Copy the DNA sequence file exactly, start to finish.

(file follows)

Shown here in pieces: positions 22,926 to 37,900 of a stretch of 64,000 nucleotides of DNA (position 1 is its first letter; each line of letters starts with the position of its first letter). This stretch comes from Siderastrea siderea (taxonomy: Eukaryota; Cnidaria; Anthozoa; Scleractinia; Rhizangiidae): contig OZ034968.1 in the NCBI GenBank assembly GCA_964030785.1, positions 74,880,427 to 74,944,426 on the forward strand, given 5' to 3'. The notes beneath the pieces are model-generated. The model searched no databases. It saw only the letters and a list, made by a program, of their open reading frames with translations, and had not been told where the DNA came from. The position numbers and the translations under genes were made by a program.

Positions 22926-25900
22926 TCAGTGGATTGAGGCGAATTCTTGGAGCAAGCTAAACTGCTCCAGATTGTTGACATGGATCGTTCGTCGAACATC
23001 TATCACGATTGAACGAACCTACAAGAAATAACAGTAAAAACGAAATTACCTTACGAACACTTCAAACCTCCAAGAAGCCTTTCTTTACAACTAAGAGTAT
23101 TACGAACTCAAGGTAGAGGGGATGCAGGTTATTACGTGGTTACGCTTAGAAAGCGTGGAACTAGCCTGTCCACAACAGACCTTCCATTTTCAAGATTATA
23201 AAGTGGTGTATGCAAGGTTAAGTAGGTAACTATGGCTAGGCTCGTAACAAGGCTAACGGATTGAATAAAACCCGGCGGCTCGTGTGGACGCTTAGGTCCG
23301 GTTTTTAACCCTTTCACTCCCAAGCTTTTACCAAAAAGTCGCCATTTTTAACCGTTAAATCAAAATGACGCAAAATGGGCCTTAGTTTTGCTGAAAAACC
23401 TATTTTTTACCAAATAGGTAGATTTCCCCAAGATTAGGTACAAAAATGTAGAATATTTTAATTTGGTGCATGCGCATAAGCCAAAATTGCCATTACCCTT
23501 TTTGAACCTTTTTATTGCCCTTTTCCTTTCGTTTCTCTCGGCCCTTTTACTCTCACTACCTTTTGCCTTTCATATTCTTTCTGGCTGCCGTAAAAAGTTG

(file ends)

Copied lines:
Shown here in pieces: positions 22,926 to 37,900 of a stretch of 64,000 nucleotides of DNA (position 1 is its first letter; each line of letters starts with the position of its first letter). This stretch comes from Siderastrea siderea (taxonomy: Eukaryota; Cnidaria; Anthozoa; Scleractinia; Rhizangiidae): contig OZ034968.1 in the NCBI GenBank assembly GCA_964030785.1, positions 74,880,427 to 74,944,426 on the forward strand, given 5' to 3'. The notes beneath the pieces are model-generated. The model searched no databases. It saw only the letters and a list, made by a program, of their open reading frames with translations, and had not been told where the DNA came from. The position numbers and the translations under genes were made by a program.

Positions 22926-25900
22926 TCAGTGGATTGAGGCGAATTCTTGGAGCAAGCTAAACTGCTCCAGATTGTTGACATGGATCGTTCGTCGAACATC
23001 TATCACGATTGAACGAACCTACAAGAAATAACAGTAAAAACGAAATTACCTTACGAACACTTCAAACCTCCAAGAAGCCTTTCTTTACAACTAAGAGTAT
23101 TACGAACTCAAGGTAGAGGGGATGCAGGTTATTACGTGGTTACGCTTAGAAAGCGTGGAACTAGCCTGTCCACAACAGACCTTCCATTTTCAAGATTATA
23201 AAGTGGTGTATGCAAGGTTAAGTAGGTAACTATGGCTAGGCTCGTAACAAGGCTAACGGATTGAATAAAACCCGGCGGCTCGTGTGGACGCTTAGGTCCG
23301 GTTTTTAACCCTTTCACTCCCAAGCTTTTACCAAAAAGTCGCCATTTTTAACCGTTAAATCAAAATGACGCAAAATGGGCCTTAGTTTTGCTGAAAAACC
23401 TATTTTTTACCAAATAGGTAGATTTCCCCAAGATTAGGTACAAAAATGTAGAATATTTTAATTTGGTGCATGCGCATAAGCCAAAATTGCCATTACCCTT
23501 TTTGAACCTTTTTATTGCCCTTTTCCTTTCGTTTCTCTCGGCCCTTTTACTCTCACTACCTTTTGCCTTTCATATTCTTTCTGGCTGCCGTAAAAAGTTG